The original part of the house — presumably under the gable that faces directly on to Bradford Street — was built in the mid-19th century, according to the Provincetown Historic Survey. Frank Rogers owned it until 1874, when Anna Patrie bought it for $700. From Patrie (perhaps a corruption of “Patrick” on the deed document?), it passed into the hands of the Patrick family, whose members deeded the lot in 1939 to Bertha (Patrick) Francis (1880-1969). Bertha’s brother Joseph Patrick was the founding proprietor of Patrick’s News Store at 306 Commercial. She married Antone Francis (1873-1935), a storekeeper. They lived at 280 Commercial. After he died, Bertha acquired 8 Bradford, where she would live for the next 30 years; joined in time by her sister Mary (Patrick) Rogers (d 1948) and her brother Levi Patrick (d 1964), a house painter.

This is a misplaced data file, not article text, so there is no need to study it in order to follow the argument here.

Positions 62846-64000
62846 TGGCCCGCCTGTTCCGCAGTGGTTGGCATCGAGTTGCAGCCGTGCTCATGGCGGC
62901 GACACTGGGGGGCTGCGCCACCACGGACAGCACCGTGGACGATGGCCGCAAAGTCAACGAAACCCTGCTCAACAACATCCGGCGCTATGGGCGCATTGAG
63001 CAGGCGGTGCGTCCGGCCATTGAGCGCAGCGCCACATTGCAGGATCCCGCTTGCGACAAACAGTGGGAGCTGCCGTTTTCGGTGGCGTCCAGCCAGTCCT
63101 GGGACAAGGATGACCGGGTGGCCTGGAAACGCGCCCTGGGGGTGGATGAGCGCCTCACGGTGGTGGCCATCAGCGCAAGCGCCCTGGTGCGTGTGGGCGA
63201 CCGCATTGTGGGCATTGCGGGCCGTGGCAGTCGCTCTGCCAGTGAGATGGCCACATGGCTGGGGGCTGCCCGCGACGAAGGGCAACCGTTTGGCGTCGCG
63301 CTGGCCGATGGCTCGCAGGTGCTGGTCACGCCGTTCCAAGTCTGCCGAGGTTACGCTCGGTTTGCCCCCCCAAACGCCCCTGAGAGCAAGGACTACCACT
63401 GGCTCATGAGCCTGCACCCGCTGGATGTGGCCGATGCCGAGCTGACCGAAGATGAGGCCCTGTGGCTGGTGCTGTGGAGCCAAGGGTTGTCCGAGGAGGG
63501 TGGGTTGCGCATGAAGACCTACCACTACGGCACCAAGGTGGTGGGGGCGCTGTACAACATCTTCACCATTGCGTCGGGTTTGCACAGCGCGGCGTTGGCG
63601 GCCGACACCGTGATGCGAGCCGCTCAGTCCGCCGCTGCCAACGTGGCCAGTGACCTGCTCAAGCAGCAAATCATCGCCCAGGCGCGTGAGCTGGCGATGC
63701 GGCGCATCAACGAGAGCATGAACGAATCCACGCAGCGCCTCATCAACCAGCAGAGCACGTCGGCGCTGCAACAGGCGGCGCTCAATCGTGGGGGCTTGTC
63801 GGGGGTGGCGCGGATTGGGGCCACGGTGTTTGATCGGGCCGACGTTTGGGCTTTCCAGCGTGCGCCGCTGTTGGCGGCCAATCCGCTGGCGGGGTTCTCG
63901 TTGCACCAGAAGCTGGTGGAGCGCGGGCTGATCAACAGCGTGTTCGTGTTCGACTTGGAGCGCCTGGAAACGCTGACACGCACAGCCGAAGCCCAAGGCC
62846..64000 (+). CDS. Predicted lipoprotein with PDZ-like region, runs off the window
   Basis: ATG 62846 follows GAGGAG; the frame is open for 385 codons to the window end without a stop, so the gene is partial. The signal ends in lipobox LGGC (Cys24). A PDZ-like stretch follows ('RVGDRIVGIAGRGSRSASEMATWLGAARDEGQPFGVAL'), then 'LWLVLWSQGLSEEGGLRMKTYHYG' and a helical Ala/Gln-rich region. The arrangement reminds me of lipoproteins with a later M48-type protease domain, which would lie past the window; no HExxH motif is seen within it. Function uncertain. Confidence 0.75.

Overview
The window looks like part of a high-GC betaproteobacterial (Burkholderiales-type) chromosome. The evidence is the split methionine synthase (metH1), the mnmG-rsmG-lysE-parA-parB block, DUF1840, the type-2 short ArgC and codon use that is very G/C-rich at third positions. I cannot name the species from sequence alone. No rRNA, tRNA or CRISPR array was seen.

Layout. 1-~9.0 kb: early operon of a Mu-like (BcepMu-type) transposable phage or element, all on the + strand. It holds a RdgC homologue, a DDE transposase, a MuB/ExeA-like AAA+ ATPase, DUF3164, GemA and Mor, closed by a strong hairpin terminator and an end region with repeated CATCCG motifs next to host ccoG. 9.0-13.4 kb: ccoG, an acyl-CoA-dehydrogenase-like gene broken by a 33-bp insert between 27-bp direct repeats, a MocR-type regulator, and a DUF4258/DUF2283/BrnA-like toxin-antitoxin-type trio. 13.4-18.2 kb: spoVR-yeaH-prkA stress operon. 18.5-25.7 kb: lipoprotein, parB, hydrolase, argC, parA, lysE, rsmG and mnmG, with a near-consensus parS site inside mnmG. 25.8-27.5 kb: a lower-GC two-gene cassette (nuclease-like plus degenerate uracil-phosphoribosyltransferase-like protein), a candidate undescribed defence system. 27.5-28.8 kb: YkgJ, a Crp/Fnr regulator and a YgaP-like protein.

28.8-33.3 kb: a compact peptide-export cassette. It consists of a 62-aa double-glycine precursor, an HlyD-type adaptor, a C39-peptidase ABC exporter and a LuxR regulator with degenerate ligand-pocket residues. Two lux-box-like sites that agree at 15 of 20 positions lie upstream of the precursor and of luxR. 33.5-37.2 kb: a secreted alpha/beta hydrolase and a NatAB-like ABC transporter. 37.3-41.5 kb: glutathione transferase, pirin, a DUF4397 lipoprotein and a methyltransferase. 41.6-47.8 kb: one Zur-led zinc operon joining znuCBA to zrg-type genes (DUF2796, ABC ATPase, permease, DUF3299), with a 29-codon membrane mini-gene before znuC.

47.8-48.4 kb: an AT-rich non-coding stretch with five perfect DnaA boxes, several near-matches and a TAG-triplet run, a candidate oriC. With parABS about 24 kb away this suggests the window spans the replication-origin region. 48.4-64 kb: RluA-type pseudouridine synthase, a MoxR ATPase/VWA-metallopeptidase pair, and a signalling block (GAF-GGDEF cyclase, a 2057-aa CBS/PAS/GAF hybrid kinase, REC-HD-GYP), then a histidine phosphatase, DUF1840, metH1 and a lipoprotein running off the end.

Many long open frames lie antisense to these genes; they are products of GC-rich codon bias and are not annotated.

Mary Joy McNulty, best known today as the proprietor of the Lobster Pot, bought the property from the Francis estate in 1972, with Jean Ann Siar (d 2003). McNulty had just arrived in Provincetown from Bedford Hills, N.Y. She and Siar soon opened J’s Port of Call restaurant at the Crown & Anchor. Siar sold the property in 1978 to Richard J. Blanchette (b 1939) and John E. Albacker. They transferred the title to Blanchette alone in 1986. He sold it in 2004 to Albert R. Perkins (b 1971), the manager of the Surf Club, who continues to own it. From 2005 to 2008, Todd D. Kusy co-owned the property with Perkins.
¶ Last updated on 10 July 2016.